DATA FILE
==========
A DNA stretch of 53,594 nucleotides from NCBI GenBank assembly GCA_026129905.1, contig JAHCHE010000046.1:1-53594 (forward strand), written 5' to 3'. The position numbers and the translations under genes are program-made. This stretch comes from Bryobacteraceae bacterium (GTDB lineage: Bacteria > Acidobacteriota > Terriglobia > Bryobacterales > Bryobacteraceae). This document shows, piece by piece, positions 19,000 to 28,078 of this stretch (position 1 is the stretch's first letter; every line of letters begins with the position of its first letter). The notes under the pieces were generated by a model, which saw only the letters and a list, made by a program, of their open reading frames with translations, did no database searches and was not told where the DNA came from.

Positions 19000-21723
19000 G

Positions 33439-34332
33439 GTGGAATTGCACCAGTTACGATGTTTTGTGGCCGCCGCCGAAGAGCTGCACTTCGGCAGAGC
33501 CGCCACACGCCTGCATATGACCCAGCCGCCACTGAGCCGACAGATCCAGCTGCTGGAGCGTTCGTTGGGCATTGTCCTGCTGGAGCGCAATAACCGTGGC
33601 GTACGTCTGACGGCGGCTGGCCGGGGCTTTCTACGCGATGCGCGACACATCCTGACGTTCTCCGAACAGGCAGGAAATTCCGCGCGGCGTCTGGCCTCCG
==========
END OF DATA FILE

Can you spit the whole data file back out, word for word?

A DNA stretch of 53,594 nucleotides from NCBI GenBank assembly GCA_026129905.1, contig JAHCHE010000046.1:1-53594 (forward strand), written 5' to 3'. The position numbers and the translations under genes are program-made. This stretch comes from Bryobacteraceae bacterium (GTDB lineage: Bacteria > Acidobacteriota > Terriglobia > Bryobacterales > Bryobacteraceae). This document shows, piece by piece, positions 19,000 to 28,078 of this stretch (position 1 is the stretch's first letter; every line of letters begins with the position of its first letter). The notes under the pieces were generated by a model, which saw only the letters and a list, made by a program, of their open reading frames with translations, did no database searches and was not told where the DNA came from.

Positions 19000-21723
19000 G

Positions 33439-34332
33439 GTGGAATTGCACCAGTTACGATGTTTTGTGGCCGCCGCCGAAGAGCTGCACTTCGGCAGAGC
33501 CGCCACACGCCTGCATATGACCCAGCCGCCACTGAGCCGACAGATCCAGCTGCTGGAGCGTTCGTTGGGCATTGTCCTGCTGGAGCGCAATAACCGTGGC
33601 GTACGTCTGACGGCGGCTGGCCGGGGCTTTCTACGCGATGCGCGACACATCCTGACGTTCTCCGAACAGGCAGGAAATTCCGCGCGGCGTCTGGCCTCCG